BRIEF ORIGINAL ARTICLE
Factors associated with early childhood caries in Chile
Factores asociados con la caries infantil precoz en Chile
Lorena Hoffmeister, Patricia Moya, Carolina Vidal and Dafna Benadof
Escuela de Salud Pública, Universidad Mayor, Santiago, Chile
The Ministry of Health of Chile contributed to the accomplishment of this work.
Objective: To determine the prevalence of caries and identify the associated factors among children aged 2 and 4 years in southern Chile.
Methods: A cross-sectional study was conducted in a random sample of 2,987 children. Dental examinations were performed in all participating children and a self-administered survey was administered to their primary caregivers. The statistical analysis included a zero inflated negative binomial regression model.
Results: The prevalence of caries was 20.3% for 2-year-olds and 52.7% for 4-year-olds. The factors associated with caries included the following: living in the Bio-Bío region, PR2year-old: 1.65 (1.10-2.47), PR4year-old: 1.44 (1.18-1.75) and having a low socioeconomic position, PR2year-old: 5.39 (2.14-13.57), PR4year-old: 3.71 (2.68-5.13) or a medium socioeconomic position, PR2year-old: 2.79 (1.06-7.33), PR4year-old: 2.70 (1.92-3.79). In 4-year-olds, a high frequency of consuming sugary drinks at bedtime (PR: 1.30; 1.06-1.59), not brushing teeth daily (PR: 1.37; 1.18-1.60), and the presence of gingivitis (PR: 1.64; 1.28-2.09) were also associated with caries.
Conclusions: The high prevalence of caries in this young group is concerning. The factors associated with caries identified in this study could help in the design of preventive interventions at early ages.
Key words: Dental caries. Child. Preschool. Socioeconomic factors.
Objetivo: Determinar la prevalencia y los factores asociados a la caries en niños y niñas de 2 y 4 años de edad en el sur de Chile.
Métodos: Estudio transversal, con muestra probabilística de 2987 niños y niñas. Se realizaron exámenes dentales a los participantes y una encuesta autoadministrada a sus cuidadores. El análisis estadístico incluyó un modelo binomial negativo cero inflado.
Resultados: La prevalencia de caries fue del 20,3% (2 años de edad) y del 52,7% (4 años de edad). Los factores asociados a la caries fueron vivir en la región del Bio-Bío, RP2años: 1,65 (1,10-2,47), RP4años: 1,44 (1,18-1,75), y la posición socioeconómica baja, RP2años: 5,39 (2,14-13,57), RP4años: 3,71 (2,68-5,13), o media, RP2años: 2,79 (1,06-7,33), RP4años: 2,70 (1,92-3,79). En los niños y las niñas de 4 años de edad, la alta frecuencia de consumo de bebestibles azucarados antes de dormir (RP: 1,30; 1,06-1,59), no lavarse los dientes a diario (RP: 1,37; 1,18-1,60) y la gingivitis (RP: 1,64; 1,28-2,09) se asociaron a tener caries.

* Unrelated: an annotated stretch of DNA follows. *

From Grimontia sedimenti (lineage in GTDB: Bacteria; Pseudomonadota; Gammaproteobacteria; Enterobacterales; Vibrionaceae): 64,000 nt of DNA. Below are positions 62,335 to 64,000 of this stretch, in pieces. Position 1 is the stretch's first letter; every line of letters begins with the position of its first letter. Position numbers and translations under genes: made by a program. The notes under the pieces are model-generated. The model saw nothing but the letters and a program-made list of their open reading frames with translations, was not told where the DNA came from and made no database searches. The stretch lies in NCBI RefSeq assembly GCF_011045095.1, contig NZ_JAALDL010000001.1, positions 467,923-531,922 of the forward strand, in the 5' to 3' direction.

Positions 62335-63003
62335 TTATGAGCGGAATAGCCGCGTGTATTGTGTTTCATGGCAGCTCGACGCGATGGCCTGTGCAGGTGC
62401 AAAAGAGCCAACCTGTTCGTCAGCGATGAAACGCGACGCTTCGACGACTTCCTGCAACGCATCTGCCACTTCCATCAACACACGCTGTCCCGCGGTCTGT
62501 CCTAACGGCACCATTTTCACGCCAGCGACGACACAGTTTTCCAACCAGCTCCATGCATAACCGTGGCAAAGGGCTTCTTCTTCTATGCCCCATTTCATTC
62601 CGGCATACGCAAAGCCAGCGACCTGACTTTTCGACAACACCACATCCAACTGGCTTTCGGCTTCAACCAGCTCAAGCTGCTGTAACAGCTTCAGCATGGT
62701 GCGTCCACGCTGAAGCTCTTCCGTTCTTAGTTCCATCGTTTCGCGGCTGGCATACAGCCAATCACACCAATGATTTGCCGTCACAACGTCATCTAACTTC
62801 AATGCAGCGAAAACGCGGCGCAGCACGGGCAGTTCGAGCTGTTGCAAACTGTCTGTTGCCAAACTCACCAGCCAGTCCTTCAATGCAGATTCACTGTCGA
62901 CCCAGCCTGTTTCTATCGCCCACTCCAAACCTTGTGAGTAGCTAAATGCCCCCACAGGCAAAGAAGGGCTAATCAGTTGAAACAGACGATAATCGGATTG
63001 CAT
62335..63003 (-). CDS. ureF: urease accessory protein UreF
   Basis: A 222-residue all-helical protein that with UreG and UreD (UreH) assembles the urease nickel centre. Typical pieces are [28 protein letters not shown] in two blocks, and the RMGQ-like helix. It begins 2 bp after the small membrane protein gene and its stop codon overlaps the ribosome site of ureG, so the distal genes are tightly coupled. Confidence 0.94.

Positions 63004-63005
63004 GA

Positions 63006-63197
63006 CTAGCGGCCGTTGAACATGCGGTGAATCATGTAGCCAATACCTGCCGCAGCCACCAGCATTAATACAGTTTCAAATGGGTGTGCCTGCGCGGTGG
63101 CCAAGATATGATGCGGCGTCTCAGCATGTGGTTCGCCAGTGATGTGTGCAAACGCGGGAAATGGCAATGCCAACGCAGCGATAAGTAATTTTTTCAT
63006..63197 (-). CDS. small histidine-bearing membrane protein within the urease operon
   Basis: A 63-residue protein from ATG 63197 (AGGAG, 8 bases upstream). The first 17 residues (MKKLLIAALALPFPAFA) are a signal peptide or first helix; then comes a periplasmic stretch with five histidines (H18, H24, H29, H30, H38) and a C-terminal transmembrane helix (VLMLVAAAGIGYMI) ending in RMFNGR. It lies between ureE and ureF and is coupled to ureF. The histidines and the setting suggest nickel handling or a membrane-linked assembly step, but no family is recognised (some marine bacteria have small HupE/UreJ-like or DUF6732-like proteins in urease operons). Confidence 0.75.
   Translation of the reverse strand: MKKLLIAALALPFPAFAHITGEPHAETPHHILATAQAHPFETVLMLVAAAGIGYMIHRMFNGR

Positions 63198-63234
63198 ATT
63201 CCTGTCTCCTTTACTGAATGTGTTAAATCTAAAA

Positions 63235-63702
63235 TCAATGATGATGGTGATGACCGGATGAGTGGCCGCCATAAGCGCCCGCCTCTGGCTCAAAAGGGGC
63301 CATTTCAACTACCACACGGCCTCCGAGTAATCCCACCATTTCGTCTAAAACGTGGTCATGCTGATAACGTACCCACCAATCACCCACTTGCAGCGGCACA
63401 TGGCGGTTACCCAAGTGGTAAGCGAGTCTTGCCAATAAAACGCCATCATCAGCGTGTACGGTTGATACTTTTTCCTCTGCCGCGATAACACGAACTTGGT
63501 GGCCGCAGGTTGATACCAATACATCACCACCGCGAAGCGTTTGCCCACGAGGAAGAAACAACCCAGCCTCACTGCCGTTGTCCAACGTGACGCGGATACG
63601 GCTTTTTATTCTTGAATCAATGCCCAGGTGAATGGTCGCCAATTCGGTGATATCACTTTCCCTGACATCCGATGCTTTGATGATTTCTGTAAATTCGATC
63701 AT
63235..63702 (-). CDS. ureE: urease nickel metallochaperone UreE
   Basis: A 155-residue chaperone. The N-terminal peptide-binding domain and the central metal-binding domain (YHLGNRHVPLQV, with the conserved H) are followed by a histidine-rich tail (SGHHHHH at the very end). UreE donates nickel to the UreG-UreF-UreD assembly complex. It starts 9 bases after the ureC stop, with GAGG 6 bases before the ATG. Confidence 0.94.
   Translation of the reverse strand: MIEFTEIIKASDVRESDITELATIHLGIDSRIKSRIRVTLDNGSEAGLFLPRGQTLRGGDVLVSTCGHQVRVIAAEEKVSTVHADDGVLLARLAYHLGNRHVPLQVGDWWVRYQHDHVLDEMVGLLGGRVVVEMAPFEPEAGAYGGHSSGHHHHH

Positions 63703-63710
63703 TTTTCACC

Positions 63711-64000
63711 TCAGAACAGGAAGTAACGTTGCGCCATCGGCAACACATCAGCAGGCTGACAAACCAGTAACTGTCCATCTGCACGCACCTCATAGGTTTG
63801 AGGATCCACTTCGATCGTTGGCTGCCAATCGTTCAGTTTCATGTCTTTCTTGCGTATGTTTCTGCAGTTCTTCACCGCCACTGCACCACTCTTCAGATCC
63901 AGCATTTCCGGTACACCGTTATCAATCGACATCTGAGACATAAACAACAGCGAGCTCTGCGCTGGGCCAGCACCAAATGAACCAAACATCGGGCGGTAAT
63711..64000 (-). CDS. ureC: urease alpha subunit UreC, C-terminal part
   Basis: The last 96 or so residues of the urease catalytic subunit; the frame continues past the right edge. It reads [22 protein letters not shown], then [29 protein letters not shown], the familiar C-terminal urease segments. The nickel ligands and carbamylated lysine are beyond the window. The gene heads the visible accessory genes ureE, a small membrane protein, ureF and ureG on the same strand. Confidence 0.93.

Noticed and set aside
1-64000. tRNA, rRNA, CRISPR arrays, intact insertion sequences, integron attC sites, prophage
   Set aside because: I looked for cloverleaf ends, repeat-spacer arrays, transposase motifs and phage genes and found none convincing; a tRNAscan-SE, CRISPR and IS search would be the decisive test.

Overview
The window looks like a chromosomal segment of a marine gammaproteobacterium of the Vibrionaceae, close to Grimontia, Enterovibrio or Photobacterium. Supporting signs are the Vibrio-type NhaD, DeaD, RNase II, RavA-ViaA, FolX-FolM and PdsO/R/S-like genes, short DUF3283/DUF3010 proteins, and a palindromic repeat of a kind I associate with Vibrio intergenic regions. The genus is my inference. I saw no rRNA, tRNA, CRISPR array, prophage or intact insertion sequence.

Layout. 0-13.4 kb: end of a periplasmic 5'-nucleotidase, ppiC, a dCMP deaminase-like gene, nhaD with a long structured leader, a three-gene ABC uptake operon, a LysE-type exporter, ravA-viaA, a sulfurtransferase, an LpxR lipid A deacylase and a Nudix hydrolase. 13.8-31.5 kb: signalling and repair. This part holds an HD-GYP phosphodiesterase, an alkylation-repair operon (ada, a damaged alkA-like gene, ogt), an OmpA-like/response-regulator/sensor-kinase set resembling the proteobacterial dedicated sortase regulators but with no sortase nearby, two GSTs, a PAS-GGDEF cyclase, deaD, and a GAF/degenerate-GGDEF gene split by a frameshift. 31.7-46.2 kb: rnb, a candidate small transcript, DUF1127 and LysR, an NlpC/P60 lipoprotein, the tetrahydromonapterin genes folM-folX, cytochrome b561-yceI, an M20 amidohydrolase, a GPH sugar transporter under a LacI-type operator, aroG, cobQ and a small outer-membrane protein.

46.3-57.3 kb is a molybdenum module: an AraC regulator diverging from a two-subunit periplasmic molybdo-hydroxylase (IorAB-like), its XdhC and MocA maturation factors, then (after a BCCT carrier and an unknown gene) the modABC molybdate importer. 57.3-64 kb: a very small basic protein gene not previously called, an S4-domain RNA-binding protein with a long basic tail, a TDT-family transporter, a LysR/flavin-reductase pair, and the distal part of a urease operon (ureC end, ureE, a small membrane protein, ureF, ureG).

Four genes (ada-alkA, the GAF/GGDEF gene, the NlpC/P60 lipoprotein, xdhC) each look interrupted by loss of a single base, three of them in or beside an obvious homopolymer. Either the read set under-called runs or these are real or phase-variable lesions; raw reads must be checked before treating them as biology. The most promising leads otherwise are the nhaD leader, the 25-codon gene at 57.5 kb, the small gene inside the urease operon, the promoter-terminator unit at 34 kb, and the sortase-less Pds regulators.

Conclusiones: Esta alta prevalencia de caries es preocupante. Los factores asociados a la caries identificados pueden ayudar en el diseño de intervenciones preventivas en etapas precoces.
Palabras clave: Caries dental. Preescolar. Factores socioeconómicos.
Early childhood caries is a significant public health problem due to its high prevalence in economically disadvantaged groups.1 Factors such as consumption of sugary foods, dental plaque accumulation, and number of people in the household have been found to be associated with caries.2,3
Few studies have evaluated oral health and socioeconomic disparities in preschool children in Latin American countries.4,5 In Chile, efforts have been made to diminish health disparities (e.g., water fluoridation programs). Nevertheless, the caries distribution associated with socioeconomic, dietary and oral hygiene factors has not been described for preschool children.
We aimed to identify factors associated with caries extent and estimate the prevalence of caries among preschool children in southern Chile.
Design and sampling process
The following was an observational, cross-sectional study. The sampling frame was the daycare centers register (N = 2,473). A stratified multistage probability sampling method was used. Stratification was based on age (2 and 4-year-old) and geographical region (Bio-Bío, Araucanía, Los Lagos-Los Ríos, and Aysén-Magallanes). The sampling unit was daycare centers in each stratum. We included children attending all three types of daycare centers (public without out-of-pocket charges, subsidized, and private).
This study was approved by the Bioethics Committee of Universidad Mayor, Chile.
Study variables and survey
Clinical variables included the traditional dental caries index (dmft),6 caries prevalence (dmft ≥1), and gingivitis (only measured in 4-years-olds). A socioeconomic position index was created using educational level of the head of the household and household income variables. Sociodemographic variables included gender, age, educational level, and region of residence; family composition was assessed with the number of children and adults living in the household.2,7 Nutritional factors were evaluated with bedtime sugary beverages frequency, tea consumption (because of its fluoride composition), and persistence of night-time breastfeeding. Oral hygiene habits included tooth brushing frequency and adult supervision. A self-administered questionnaire for caregivers evaluated these variables.